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Atlas Shrugged: Part I

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Atlas Shrugged: Part I (2011)

April. 14,2011
|
5.6
|
PG-13
| Drama Thriller Science Fiction Mystery
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A powerful railroad executive, Dagny Taggart, struggles to keep her business alive while society is crumbling around her. Based on the 1957 novel by Ayn Rand.

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lois-lane33
2011/04/14

This is a very good film but the whole thing falls apart spectacularly in the second installment because they used all different actors to carry the same story along-a story that loses its edge and becomes commonplace in the second film. That being said this film captures the essence of Anne Rands work-a writer who was ahead of her time and a person who had a unique vision of the future. Her style was apparent in the first film but the change of personnel didn't maintain the same feeling that existed in the first film with regards it being a definitive representation of Anne Rand's work. Some people won't mind the funny way they executed this multi film project- its still something to watch when its cold outside type of thing-but others, like myself think they could have done better and should have tried more to do the project more professionally. I can remember this being advertised but I cannot remember it ever being on any screens anywhere around after it was released. Usually I don't miss the more interesting films. The thing that is a resounding issue in the work of Anne Rand is she is basically a 'new romantic' writer even though she described herself as an "objectivist" and considered her work as a way to promote 'a new philosophy of Objectivism.' She was a different type of writer.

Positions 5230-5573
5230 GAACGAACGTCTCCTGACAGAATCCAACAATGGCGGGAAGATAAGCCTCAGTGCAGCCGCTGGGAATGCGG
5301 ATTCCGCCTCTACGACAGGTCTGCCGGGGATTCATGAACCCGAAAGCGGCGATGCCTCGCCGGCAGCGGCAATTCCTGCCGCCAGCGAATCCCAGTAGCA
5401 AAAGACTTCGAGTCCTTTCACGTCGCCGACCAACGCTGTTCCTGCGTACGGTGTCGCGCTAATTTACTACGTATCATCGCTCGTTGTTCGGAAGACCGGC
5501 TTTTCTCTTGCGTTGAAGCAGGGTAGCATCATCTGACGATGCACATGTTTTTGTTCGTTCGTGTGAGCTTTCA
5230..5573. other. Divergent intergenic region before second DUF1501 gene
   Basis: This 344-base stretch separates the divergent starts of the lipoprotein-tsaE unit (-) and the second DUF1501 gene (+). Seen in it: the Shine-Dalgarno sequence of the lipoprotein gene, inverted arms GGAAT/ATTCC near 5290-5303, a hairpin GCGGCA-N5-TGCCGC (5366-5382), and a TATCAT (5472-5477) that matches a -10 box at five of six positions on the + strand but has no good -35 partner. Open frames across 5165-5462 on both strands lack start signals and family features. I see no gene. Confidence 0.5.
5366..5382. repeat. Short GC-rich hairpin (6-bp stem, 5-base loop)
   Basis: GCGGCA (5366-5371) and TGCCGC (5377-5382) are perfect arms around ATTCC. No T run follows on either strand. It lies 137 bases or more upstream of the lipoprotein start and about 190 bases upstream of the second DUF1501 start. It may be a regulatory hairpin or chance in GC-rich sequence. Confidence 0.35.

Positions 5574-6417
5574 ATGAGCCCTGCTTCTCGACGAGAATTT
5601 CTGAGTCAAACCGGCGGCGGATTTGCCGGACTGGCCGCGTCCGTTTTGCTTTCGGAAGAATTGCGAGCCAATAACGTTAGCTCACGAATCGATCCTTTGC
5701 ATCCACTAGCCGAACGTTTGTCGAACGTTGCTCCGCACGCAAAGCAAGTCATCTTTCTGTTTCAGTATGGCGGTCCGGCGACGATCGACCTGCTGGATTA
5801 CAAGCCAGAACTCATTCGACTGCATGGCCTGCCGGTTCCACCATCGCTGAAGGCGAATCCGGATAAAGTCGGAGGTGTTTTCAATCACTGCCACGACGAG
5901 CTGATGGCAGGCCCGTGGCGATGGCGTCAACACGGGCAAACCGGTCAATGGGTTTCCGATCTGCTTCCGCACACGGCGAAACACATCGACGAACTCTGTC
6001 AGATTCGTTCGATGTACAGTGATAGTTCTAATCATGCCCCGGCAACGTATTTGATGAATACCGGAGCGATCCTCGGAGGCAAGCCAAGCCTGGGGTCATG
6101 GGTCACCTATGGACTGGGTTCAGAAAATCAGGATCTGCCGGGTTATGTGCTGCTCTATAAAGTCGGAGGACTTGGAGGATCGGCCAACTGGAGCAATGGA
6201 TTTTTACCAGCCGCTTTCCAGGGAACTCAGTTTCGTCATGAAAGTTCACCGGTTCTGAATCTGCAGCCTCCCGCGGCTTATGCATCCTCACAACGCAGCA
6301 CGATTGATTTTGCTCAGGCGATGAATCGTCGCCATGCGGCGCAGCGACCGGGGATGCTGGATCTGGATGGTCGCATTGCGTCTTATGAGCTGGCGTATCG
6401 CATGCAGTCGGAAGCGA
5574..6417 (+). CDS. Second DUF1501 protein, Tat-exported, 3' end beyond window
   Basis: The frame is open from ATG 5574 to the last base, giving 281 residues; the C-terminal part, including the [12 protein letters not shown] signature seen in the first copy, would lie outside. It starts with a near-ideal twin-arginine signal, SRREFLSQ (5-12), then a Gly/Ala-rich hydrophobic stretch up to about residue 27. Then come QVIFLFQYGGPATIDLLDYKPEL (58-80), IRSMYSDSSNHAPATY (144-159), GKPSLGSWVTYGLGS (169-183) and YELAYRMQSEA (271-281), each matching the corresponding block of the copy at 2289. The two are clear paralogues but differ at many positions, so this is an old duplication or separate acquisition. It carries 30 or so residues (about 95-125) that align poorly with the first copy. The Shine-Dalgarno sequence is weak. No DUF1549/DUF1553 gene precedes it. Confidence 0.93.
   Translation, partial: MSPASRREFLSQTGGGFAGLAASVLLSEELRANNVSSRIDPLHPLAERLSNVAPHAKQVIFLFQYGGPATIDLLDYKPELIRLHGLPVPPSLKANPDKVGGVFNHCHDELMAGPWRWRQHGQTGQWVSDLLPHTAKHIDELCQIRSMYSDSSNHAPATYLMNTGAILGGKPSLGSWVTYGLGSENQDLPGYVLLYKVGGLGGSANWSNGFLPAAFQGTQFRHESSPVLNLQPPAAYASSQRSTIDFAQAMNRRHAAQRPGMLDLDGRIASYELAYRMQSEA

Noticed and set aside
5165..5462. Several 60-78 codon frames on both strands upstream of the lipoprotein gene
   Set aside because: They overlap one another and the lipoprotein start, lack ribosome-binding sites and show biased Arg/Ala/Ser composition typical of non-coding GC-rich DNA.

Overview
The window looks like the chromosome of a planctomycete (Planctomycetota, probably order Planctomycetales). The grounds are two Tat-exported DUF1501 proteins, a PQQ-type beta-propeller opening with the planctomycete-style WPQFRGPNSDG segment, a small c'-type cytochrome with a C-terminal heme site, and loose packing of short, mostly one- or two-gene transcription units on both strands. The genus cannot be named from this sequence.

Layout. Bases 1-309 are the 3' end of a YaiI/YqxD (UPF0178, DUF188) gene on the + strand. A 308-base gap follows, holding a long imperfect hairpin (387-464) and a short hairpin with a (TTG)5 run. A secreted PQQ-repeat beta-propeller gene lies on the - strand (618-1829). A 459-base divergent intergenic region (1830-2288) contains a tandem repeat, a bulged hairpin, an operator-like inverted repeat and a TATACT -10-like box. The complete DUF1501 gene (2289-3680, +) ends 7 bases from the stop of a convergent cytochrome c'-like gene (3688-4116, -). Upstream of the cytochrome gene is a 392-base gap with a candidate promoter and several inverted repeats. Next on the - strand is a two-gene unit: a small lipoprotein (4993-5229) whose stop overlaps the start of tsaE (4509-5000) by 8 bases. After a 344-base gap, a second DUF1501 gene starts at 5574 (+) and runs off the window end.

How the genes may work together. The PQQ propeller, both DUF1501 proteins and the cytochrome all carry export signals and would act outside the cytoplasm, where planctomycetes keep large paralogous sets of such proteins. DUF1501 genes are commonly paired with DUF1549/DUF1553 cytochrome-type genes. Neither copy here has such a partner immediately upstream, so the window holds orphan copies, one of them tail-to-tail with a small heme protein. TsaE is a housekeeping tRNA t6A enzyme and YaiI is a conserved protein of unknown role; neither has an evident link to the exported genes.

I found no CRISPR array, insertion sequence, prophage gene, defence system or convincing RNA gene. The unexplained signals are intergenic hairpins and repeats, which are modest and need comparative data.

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Isabelle Vanhouver
2011/04/15